Abstract Sides and medians are both Jacobi coordinate magnitudes. These furthermore enter equably into the spherical coordinates on Kendall’s shape sphere and the Hopf coordinates. This motivates treating medians on the same footing as sides in the geometry of triangles and the ensuing Shape Theory. In this article, we consequently reformulate inequalities for the medians in terms of shape quantities, and proceed to find inequalities bounding the mass-weighted Jacobi coordinates. This work moreover identifies the 4/3 – powers of which occur frequently in the theory of medians – as the ratio of Jacobi masses.
One of the Hopf coordinates is tetra-area. Another is anisoscelesness, which parametrizes whether triangles are left-or-right leaning as bounded by isoscelesness itself. The third is ellipticity, which parametrizes tallness-or-flatness of triangles as bounded by regular triangles. Whereas tetra-area is clearly cluster-choice invariant, Jacobi coordinates, anisoscelesness and ellipticity are cluster-choice dependent. And yet they can be ‘democratized’ by averaging over all clusters. Democratized ellipticity moreover trivializes, due to ellipticity being the difference of base-side and median second moments, whose averages are equal to each others. Thus we introduce a distinct linear ellipticity’ quantifier of tallness-or-flatness of triangles whose democratization is nontrivial, and find inequalities bounding this.
Some of this article’s inequalities are shape-independent bounds. Others’ bounds depend on the isoperimetric ratio and arithmetic-to-geometric mean ratio of the sides: shape variables.
Abstract We systematically consider simple relational variables — relative variables, ratio variables and dilatational variables — for Graph Theory. We apply these to simplifying graph inequalities and elucidating a large number Graph-Theoretically significant probability-valued variables. This material has further use in developing network stucture quantifiers. It represents interaction between Similarity Geometry, and basic Shape Theory in the sense of Kendall, with Graph Theory.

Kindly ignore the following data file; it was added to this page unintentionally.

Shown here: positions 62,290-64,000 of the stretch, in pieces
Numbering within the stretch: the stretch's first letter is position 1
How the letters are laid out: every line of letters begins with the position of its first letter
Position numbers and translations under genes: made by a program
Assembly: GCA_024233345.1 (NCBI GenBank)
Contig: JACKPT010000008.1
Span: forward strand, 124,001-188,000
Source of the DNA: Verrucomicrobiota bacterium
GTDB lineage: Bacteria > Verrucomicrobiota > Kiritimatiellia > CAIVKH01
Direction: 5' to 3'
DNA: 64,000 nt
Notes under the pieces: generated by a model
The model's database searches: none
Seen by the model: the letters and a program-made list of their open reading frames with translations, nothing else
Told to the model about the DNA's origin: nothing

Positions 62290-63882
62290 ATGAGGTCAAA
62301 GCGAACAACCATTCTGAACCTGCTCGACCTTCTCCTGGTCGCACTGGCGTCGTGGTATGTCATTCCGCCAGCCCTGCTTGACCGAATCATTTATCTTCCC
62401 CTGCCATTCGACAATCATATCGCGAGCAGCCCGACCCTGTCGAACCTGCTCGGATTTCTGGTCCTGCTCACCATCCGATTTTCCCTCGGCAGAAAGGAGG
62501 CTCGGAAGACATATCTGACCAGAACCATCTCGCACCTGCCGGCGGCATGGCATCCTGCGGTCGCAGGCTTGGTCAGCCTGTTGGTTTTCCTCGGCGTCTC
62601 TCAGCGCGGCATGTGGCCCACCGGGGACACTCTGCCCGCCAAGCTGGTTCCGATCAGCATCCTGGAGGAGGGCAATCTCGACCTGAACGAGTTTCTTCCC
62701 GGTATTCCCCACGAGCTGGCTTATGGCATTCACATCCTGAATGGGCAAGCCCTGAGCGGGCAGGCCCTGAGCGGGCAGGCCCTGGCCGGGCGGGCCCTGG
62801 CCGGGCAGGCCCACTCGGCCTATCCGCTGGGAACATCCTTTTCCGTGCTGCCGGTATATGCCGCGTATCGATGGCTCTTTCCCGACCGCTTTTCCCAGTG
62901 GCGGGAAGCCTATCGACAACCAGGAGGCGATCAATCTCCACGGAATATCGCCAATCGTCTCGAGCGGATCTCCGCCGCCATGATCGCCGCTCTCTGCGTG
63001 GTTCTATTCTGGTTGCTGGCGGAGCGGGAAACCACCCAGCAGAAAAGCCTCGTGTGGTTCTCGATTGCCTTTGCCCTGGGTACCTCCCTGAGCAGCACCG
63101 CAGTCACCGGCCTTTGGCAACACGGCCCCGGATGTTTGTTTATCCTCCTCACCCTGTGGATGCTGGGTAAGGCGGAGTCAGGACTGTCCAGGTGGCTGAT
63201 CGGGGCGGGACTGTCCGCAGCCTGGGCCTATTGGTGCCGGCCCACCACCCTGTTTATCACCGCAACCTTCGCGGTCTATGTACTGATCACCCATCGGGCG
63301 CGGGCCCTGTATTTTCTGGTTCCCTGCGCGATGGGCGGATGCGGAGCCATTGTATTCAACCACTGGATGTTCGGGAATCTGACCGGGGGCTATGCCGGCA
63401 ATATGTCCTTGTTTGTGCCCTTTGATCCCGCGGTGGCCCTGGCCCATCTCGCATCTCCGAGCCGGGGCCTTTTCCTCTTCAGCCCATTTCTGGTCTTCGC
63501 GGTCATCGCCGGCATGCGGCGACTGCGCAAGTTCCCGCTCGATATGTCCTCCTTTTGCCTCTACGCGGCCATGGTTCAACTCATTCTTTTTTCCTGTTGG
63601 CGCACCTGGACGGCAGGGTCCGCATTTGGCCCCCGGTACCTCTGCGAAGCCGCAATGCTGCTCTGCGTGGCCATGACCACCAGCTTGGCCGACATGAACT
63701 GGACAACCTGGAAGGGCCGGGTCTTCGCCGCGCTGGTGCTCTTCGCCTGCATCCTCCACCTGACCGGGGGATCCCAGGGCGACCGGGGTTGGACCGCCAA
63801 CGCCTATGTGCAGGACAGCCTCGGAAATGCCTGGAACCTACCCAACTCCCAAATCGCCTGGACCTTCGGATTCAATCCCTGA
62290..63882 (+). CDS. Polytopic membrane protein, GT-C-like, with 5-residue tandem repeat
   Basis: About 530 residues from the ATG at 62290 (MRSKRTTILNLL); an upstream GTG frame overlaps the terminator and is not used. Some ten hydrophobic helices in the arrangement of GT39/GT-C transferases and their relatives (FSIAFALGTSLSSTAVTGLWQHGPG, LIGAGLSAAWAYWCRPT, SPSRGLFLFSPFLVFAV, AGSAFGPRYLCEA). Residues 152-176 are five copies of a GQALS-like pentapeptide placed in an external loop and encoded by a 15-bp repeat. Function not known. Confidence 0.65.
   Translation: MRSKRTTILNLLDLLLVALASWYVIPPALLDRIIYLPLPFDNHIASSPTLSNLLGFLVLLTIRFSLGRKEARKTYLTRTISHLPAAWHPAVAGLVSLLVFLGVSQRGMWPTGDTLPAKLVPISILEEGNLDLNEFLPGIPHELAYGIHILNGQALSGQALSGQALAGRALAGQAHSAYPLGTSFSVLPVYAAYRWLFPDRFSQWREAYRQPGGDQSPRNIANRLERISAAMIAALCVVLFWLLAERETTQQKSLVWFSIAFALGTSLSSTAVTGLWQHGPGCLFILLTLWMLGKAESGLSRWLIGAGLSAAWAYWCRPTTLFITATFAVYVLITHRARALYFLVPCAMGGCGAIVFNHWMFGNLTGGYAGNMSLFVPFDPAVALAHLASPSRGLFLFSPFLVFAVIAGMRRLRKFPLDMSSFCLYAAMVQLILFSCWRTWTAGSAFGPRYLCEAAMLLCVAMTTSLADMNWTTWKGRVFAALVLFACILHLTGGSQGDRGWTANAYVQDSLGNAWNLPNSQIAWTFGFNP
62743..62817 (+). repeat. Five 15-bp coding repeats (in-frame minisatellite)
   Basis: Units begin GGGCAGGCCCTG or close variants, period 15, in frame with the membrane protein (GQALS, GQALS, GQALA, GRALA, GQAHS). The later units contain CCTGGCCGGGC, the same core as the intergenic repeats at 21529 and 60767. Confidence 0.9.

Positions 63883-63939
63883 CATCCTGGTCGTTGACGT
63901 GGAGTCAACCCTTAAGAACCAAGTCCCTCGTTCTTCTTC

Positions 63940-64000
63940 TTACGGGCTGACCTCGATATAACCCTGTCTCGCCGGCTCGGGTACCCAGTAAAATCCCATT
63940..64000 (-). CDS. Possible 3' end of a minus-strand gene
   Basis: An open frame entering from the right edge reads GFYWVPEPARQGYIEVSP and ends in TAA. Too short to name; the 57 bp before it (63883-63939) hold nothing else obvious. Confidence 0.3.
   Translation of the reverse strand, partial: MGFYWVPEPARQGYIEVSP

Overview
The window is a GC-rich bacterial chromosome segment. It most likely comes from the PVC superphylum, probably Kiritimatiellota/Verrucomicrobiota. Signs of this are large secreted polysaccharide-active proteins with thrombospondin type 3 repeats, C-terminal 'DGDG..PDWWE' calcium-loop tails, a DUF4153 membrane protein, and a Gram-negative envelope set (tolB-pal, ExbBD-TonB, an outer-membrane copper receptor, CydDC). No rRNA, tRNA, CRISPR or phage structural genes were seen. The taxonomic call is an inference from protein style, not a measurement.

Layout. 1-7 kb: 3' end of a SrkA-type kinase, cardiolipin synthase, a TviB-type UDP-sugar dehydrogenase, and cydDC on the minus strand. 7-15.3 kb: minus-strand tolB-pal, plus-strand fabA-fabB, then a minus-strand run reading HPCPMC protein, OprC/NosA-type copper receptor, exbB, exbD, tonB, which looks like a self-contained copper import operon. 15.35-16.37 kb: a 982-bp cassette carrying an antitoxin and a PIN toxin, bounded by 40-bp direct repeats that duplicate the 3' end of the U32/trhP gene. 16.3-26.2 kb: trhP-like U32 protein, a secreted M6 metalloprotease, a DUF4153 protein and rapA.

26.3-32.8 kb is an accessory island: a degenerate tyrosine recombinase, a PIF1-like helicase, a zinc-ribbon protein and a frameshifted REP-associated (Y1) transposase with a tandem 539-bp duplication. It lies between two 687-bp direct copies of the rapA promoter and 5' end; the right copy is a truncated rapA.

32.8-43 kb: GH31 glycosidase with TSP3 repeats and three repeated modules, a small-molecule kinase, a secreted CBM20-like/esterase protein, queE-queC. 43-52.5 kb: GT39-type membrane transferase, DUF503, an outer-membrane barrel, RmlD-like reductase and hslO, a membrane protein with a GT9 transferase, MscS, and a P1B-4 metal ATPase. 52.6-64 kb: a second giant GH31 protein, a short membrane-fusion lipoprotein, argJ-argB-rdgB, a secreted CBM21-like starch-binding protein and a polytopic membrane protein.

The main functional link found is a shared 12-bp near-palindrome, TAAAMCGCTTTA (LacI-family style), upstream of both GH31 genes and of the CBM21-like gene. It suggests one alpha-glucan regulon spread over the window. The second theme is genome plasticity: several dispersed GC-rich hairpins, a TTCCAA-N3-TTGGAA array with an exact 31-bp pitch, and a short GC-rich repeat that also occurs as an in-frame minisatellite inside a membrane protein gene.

Abstract Dirac based his theory of constrained systems on Linear Algebra foundations. It is a brackets-algebraic consistency procedure with multiple outcomes, including new constraints dropping out and redeclaring brackets becoming necessary (Dirac brackets). This procedure has not yet been edited, however, to caution about and remove scaffolding structures that turn out to not in general be brackets-algebraically consistent. We perform this task here. Our main innovation is moreover demonstration that substantial progress can be made from placing Dirac’s Algorithm on Linear Algebra and Order Theory foundations. For chains, lattices, posets, and digraphs abound therein For instance, in the simpler version of the algorithm, its iterations form a chain, of which its Dirac brackets updating steps are a subchain. Its consistent algebraic structures, meaningful notions of weak equality, of appended Hamiltonians and of observables form bounded lattices. Many key notions – such as Dirac’s extended Hamiltonian or Dirac observables – are identified as extrema of these lattices, cementing their permanence. Others are however revealed to be but simplest examples of middles. By this, e.g. Kuchar observables are in general to be replaced by a poset of algebraicially-consistent middling A-observables.
In the harder – path dependent – (previously called bifurcating or branching) version of the algorithm, moreover,
iterations and Dirac brackets types become digraph-valued. What previously was a lattice of consistent constraint subalgebraic structures now becomes a competing lattice, described overall by a semi-lattice, with weak equalities, appended Hamiltonians and observables following suit. Order Theory conceptualization thus remains both lucid and under control within this harder case. Such Order-Theoretic considerations furthermore transcend to extended variants and to Temporal Relationalism implementing variants. And to the Generalized Lie Algorithm: a vast generalization of scope in which to apply Dirac’s insights from constrained dynamical systems to wherever Lie Theory is applicable.
Article dedicated to the memory of Niall o’Murchadha (see the Acknowledgments section if visiting here in this regard).
Based on material presented at the 2021 Summer school on Combinatorial and Topological Applications to Fundamental Physics.